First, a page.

Mueller doesn't need to hand the Democrats any Trump 'bombshells' -- here's why
Composite image of Donald Trump during CNN debate (Photo: Screen captures)

In a column for Bloomberg (subscription required) Jonathan Bernstein suggested that House Democrats who have finally convinced special counsel Robert Mueller to answer questions in two public hearings in July shouldn't expect any bombshells -- but they may not need any major revelations to expand investigations into President Donald Trump.

According to Bernstein, the benefit of getting the reticent Mueller on national TV is two-fold: To allow the public to hear directly from him how his investigation was conducted and to allow lawmakers to ask carefully-worded questions that might elicit important information that may open new avenues of Congressional investigations.

As he writes, "For one thing, the hearings are certain to draw serious media attention, which at least gives Democrats a high-profile way to illustrate the report’s main findings – which are far more damning than Trump’s “no collusion, no obstruction” mantra suggests. Because of the way information now spreads, the testimony could have a greater impact than the publication of the report itself."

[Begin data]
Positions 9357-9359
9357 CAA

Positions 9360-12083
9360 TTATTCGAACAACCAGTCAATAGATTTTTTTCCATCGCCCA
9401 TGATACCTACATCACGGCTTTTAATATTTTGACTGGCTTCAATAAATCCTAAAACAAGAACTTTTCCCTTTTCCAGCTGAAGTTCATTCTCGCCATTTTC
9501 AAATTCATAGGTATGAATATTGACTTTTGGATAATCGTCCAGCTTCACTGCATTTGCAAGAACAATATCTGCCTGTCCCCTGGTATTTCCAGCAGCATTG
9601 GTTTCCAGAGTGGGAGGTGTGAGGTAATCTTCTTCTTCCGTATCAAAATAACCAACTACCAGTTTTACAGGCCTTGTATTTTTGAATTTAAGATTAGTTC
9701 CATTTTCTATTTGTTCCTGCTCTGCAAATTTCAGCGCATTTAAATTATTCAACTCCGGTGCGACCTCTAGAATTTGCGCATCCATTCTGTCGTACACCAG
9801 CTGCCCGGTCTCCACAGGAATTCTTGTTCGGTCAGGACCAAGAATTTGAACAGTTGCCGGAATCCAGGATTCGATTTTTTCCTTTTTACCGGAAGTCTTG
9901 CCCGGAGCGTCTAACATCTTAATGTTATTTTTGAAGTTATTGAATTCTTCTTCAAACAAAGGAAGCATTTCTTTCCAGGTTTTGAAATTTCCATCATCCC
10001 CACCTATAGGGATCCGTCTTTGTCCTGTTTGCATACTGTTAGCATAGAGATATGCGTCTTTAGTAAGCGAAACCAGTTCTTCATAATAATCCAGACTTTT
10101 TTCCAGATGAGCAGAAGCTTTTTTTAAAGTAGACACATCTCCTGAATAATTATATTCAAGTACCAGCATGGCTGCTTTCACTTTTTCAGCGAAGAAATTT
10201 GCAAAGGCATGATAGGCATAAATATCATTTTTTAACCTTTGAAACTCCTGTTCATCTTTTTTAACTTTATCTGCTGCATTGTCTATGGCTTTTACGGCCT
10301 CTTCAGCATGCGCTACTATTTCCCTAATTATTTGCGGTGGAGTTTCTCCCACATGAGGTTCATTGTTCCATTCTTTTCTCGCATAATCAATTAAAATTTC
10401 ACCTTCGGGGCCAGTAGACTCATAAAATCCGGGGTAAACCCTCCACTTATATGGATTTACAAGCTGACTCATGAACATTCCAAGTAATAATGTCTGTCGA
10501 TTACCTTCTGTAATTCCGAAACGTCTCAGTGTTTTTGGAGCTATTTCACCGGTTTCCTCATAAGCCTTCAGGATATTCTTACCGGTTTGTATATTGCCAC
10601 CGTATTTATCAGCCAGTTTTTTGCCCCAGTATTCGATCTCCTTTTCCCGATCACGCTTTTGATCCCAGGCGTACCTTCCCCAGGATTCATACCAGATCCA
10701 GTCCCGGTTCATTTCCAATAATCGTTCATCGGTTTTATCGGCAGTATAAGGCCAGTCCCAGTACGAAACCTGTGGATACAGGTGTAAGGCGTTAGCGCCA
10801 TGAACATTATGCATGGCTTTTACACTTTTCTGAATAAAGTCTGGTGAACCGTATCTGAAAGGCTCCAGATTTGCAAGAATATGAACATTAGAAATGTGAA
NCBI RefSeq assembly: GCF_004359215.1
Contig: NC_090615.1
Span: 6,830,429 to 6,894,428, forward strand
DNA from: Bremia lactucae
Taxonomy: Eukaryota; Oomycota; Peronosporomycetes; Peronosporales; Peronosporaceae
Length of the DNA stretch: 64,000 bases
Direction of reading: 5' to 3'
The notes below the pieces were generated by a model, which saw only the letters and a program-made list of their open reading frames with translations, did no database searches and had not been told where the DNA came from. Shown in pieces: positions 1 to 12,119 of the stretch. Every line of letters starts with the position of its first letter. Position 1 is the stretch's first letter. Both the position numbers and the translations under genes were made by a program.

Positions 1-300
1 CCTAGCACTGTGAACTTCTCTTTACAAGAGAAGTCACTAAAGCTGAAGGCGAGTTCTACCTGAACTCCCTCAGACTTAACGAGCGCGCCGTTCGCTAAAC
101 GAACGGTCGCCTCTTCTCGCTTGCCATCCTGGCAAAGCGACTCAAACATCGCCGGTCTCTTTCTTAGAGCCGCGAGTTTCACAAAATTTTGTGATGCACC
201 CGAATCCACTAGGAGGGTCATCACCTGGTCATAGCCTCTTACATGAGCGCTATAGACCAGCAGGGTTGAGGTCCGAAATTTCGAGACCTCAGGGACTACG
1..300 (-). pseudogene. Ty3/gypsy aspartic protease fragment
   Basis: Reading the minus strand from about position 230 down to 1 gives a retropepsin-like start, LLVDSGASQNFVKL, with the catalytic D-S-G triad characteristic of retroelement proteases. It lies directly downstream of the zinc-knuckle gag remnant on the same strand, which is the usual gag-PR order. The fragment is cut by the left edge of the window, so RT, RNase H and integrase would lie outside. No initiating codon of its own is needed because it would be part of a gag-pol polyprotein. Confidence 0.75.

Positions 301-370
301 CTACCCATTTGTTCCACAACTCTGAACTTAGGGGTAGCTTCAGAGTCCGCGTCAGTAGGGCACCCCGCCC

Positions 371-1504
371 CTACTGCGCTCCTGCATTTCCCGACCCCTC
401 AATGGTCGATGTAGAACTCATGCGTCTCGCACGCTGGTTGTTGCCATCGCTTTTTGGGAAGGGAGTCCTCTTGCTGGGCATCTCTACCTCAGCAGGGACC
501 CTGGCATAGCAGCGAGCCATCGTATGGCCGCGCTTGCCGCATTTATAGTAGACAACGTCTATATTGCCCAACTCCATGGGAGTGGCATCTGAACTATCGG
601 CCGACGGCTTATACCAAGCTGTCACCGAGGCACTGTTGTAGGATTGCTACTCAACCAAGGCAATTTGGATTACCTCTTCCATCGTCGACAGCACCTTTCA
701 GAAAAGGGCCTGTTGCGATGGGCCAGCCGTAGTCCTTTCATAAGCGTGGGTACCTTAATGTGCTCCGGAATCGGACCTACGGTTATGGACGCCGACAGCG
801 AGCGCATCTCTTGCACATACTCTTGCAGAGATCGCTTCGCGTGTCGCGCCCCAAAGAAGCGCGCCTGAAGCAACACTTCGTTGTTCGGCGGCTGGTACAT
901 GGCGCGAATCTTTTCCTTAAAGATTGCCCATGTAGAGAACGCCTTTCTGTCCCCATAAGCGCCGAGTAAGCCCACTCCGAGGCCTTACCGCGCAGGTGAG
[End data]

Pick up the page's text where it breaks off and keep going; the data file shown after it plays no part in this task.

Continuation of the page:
However, he notes, the Democrats need to have a disciplined game plan going in so their time is not wasted by members who want to grandstand for the cameras.

"What the Democrats should do is eliminate the standard practice of giving each committee member five minutes for questions. Instead, they should designate a small number of questioners to pursue different topics, then lengthen the blocks of time allotted to each party (perhaps to half-hour stretches)," he suggested. "That would give each questioner time to develop their points, instead of rushing through a random series of questions. It would also discourage lawmakers from trying to produce attention-grabbing sound bites to get themselves onto the news."

Bernstein offered that, by narrowing down specific lines of questioning, Democratic lawmakers might reap important information that could help their own investigators.

"Even if there are no bombshell revelations during the hearing, the House could wind up with new leads to follow in its own investigations," he wrote -- including more information on Russian involvement in the 2016 election that helped propel Trump to the Oval Office

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